The reason behind the typical papal gesture of hand to bless millions of people throughout the past centuries has been found out to be due to the ulnar nerve damage of the first pope St. Peter’s and not the the median nerve as previously thought, said new anatomy scientists from New York.
Dr. Bennett Futterman, a professor at NYIT College of Osteopathic Medicine and former orthopedic surgeon, said the so-called "hand of benediction" — a half-open hand, with pinky and ring finger remaining curled or flexed to the palm — was due to an injury to St. Peter’s ulnar nerve. "There’s always a controversy about this because some sources say one thing and others say another – the students always ask questions about it," says Futterman suggesting that it should change, just before the Papal visit to the US slated later this year.
Though Pope Francis often bless giving a thumbs up or with a hand that is fully open, Futterman notes that many past popes assumed the traditional hand of benediction as depicted in thousand-year-old frescoes and sculptures.
"Peter, the first pope, had an ulnar nerve injury and everyone copied him," said Futterman, whose study has been published in the journal Clinical Anatomy. "Out of respect for St. Peter, the other popes followed with that same pattern."
The ulnar nerve runs from the elbow to the pinky side of the hand, powering the muscles that allow the fourth (ring) and fifth (pinky) fingers to stretch the palm full. While many anatomy texts cite an injury to the median nerve, which stretches from the shoulder area through the tips of four fingers, as the reason for the first papal benediction gesture.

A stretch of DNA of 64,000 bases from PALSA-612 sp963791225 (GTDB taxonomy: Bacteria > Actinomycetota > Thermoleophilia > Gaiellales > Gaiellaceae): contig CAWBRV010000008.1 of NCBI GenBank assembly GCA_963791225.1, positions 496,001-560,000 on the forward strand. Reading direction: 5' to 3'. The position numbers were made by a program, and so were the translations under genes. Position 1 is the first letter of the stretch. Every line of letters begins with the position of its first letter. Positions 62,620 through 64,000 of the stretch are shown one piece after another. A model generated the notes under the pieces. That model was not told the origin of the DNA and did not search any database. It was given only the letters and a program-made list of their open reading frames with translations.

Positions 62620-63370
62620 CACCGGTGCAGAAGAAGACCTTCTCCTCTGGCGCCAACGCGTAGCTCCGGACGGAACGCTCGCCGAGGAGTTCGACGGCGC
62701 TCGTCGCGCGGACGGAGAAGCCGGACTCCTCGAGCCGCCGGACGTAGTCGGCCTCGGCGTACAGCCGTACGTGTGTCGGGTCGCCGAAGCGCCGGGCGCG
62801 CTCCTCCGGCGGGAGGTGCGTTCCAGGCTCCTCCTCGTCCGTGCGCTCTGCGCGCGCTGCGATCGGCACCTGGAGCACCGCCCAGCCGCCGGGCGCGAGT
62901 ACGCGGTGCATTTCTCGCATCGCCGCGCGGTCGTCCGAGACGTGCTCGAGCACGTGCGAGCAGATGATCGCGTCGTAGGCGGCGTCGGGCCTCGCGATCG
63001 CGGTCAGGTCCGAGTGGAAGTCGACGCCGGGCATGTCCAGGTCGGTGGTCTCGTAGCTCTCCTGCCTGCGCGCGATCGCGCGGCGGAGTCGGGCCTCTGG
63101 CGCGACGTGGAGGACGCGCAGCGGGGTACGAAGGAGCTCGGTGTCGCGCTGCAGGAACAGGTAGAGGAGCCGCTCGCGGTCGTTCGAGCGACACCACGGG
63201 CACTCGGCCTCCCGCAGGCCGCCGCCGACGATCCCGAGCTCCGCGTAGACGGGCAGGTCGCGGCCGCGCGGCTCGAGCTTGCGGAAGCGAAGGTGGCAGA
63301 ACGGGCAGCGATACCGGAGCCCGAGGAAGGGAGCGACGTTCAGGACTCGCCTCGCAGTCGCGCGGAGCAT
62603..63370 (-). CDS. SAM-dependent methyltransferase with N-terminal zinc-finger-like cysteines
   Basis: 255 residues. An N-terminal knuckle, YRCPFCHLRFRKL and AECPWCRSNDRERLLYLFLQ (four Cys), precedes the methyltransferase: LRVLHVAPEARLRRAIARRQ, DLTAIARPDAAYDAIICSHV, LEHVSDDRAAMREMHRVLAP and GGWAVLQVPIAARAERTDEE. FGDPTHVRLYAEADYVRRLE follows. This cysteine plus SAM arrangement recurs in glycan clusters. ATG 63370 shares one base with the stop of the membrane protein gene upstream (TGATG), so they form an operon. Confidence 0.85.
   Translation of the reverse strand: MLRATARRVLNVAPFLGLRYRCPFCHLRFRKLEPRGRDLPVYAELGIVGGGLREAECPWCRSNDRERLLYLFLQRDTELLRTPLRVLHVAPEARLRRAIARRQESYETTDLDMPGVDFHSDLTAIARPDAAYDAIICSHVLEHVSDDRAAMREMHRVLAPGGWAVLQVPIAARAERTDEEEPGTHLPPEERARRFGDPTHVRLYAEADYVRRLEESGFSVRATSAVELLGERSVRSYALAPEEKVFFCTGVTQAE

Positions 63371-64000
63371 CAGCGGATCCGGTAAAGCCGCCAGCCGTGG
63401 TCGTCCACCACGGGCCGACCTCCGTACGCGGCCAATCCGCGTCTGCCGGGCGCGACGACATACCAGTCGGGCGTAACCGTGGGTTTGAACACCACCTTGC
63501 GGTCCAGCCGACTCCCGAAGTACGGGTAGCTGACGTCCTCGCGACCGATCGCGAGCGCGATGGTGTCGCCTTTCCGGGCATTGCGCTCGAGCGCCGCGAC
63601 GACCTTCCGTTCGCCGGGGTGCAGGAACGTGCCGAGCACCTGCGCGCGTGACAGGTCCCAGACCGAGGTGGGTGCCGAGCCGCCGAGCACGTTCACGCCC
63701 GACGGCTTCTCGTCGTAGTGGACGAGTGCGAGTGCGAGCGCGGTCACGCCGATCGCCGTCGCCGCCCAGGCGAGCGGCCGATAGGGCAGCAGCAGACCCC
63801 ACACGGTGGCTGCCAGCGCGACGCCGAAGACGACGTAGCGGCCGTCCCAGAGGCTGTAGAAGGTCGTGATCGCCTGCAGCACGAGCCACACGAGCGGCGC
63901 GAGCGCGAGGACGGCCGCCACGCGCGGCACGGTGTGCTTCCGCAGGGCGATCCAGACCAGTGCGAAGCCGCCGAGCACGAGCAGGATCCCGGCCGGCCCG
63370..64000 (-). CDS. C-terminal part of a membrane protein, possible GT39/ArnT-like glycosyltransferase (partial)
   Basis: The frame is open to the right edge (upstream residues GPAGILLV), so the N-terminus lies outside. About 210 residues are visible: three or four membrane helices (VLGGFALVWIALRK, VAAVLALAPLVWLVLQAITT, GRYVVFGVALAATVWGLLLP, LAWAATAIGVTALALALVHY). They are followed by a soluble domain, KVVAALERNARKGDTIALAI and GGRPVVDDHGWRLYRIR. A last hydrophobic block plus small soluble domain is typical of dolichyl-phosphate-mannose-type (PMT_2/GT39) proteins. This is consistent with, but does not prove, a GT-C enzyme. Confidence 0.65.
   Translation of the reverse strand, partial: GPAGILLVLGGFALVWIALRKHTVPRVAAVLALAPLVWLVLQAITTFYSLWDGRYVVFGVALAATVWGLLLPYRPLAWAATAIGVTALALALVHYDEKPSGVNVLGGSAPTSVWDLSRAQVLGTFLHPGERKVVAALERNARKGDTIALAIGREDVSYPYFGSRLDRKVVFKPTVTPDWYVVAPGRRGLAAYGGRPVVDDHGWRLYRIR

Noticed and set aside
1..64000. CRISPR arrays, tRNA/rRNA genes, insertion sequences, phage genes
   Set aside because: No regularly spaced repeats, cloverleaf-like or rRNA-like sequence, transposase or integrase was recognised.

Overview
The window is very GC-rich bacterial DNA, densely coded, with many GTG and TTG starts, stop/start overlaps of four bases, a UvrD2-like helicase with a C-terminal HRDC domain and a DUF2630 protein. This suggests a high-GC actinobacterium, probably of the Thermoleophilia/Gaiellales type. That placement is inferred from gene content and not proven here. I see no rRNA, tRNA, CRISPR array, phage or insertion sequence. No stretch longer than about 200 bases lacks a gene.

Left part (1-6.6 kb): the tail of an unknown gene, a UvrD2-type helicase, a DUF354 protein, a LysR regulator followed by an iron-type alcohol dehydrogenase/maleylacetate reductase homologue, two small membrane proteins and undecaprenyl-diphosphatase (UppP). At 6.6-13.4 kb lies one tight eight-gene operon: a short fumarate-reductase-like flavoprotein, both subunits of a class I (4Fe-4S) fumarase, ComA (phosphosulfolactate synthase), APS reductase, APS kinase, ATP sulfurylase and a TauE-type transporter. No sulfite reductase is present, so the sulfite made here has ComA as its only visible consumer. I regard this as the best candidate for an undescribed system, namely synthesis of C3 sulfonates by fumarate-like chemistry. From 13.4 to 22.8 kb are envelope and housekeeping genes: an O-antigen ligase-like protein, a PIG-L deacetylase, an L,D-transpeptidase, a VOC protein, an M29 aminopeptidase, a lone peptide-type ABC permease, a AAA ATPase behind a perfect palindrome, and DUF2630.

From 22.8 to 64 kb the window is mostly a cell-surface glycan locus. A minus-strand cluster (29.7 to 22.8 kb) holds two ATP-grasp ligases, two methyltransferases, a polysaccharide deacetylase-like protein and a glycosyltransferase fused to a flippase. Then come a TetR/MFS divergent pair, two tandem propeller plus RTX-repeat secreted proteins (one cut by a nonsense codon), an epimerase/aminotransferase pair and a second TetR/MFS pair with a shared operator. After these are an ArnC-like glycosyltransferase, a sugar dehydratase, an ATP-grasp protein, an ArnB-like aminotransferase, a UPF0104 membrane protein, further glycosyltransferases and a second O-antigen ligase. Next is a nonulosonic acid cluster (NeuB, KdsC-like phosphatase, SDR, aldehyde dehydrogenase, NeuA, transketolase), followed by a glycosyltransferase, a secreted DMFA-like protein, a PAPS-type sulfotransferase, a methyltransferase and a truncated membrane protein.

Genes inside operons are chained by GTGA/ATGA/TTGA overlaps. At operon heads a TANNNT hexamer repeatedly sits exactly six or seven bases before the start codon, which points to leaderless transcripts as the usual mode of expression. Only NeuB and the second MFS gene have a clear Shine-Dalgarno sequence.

The earlier speculation was that early popes were trying to make a fist but could not do so because a median nerve injury prevented the index (middle) and long (pointer) fingers and thumb from curling toward the palm.
Since papal blessings were intended to be given with an open hand, rather than a fist, this theory gained prominence, he said. "A fist has always been a symbol of war – it’s never a positive position," says Futterman. "No holy man would ever bless the faithful, a crowd, or followers, by making a fist."
To prove his hypothesis, Futterman studied statues, icons, and tomb paintings to assess the hand postures of various popes, and researched earlier blessing postures used by Jewish high priests, later copied by early Christians who blessed as the Vulcan or ‘Spock’ gesture in a V-shaped open hand position. "Later, Peter was trying to do that – he would have blessed people the way he knew. But if you have an ulnar nerve injury, you can’t spread your fingers and you can’t extend your pinky and ring finger."
There was conflicting information in anatomy texts and lectures, said Futterman who recently worked with NYITCOM students on a new anatomic dissection approach to the brachial plexus, a major network of nerves originating in the spine and passing through the neck and arm. He also said his theory need more study as "there’s some evidence beginning to emerge that this may have been a leprosy infection affecting the ulnar nerve."